Menopause makes an inevitable passage in a woman's life, and with it comes a few uncomfortable physical symptoms. On top of hot flashes and night sweats, some women experience another unpleasant side effect: excess facial hair.
The female body has both male and female hormones, and until women hit perimenopause in the late 30s or early 40s, the female hormones dominate. With the arrival of perimenopause, estrogen levels begin falling and continue to decline through menopause and beyond. Sometimes the female hormones fall more quickly than the male hormones creating a testosterone imbalance.
Why Testosterone Imbalance Causes Excess Facial Hair
Before menopause, high levels of estrogen block the action of testosterone and other androgens on hair follicle receptors. When levels of estrogen wane, the blocking action is lifted and women experience unwanted hair growth in unusual places. Hair follicles contain an enzyme called 5-alpha reductase. This enzyme converts biologically active testosterone to a form called dihydrotestosterone (DHT), which stimulates follicles to produce thicker, darker hairs. Some women also notice growth of darker, coarser hair on the chest or abdomen.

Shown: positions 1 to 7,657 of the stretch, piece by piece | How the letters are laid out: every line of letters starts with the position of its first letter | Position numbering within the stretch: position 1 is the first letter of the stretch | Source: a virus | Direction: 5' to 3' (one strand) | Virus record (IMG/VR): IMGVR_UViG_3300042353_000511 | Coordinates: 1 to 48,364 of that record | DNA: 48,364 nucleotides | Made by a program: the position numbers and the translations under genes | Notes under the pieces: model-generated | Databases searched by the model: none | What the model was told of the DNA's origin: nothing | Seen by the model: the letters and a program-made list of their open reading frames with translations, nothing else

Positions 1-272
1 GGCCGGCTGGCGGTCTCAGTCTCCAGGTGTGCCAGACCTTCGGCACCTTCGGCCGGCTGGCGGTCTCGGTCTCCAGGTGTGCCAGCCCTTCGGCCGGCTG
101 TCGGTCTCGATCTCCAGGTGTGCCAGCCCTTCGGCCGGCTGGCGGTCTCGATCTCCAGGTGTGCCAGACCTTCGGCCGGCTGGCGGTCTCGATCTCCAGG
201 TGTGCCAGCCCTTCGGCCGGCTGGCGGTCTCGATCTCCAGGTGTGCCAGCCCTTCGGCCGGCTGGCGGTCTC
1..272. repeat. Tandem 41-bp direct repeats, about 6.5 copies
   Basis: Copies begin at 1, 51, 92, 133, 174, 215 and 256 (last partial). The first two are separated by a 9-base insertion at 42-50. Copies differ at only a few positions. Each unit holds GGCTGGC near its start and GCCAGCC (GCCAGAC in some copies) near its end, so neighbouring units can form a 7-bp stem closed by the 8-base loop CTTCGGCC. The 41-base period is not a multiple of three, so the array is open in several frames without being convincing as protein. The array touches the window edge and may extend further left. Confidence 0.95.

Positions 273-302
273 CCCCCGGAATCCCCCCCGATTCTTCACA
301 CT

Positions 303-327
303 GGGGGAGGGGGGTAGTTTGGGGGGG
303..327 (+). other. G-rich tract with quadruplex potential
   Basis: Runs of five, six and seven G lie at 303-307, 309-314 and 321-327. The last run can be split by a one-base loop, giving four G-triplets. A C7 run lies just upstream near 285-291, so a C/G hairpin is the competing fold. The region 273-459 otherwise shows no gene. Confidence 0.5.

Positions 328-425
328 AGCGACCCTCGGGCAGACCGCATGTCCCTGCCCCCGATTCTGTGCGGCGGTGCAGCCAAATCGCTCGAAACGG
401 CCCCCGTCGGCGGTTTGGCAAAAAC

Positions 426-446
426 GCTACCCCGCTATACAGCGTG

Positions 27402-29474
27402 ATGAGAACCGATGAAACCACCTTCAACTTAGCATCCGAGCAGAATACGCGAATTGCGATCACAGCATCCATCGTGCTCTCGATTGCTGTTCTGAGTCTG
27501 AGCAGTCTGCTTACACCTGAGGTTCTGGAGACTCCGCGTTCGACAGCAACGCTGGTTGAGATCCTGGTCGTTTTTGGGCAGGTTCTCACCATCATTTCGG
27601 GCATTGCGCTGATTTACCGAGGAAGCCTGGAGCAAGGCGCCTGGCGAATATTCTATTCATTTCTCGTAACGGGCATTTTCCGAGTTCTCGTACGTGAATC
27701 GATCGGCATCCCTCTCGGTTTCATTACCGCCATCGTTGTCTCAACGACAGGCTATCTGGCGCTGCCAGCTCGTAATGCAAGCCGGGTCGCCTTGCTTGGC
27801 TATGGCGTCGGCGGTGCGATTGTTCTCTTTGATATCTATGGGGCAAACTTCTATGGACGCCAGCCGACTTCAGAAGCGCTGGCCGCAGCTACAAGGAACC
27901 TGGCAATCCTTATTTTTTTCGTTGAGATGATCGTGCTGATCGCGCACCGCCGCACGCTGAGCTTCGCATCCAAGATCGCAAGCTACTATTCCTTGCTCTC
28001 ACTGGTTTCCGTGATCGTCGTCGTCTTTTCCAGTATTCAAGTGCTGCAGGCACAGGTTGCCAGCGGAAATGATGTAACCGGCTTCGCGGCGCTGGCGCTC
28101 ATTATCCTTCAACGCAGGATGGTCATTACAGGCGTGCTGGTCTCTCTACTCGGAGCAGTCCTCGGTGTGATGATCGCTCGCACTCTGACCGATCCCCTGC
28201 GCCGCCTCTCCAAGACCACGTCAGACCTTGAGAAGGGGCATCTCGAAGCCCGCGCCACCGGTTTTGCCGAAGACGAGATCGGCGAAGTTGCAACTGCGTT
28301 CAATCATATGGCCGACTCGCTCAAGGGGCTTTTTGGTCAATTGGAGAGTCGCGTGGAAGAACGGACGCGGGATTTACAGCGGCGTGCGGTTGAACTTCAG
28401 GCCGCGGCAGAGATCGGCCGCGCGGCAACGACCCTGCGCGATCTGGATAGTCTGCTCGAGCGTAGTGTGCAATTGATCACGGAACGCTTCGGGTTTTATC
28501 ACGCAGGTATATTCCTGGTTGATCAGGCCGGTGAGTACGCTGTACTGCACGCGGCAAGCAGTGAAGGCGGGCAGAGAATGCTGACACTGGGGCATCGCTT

Dietary changes help correct testosterone imbalance and reduce symptoms. Helpful foods include fruits, vegetables, fish, poultry, nuts, and seeds. Reducing consumption of fried and sugary foods also helps, and drinking spearmint tea reduces testosterone levels in the body. Women looking for an herbal remedy might consider maca, which helps regulate hormones but does not contain estrogen. Maca stimulates the pituitary and endocrine glands to produce hormones more efficiently, which helps restore balance.
Hair Removal Methods
Women can remove excess facial hair in a variety of ways. Tweezers make a good option for a few hairs, while waxing removes larger amounts effectively. Bleaching helps make hairs less noticeable, and many salon technicians offer a technique called threading to remove unwanted hair with a twisted string. Electrolysis works well on dark facial hair, but not as well on lighter hair.
Unfortunately, excess facial hair is a fact of life for some women during and after menopause. Luckily options are available in the form of dietary changes and hair removal. Women should consult with a health care professional to determine whether a testosterone imbalance exists and to discuss solutions.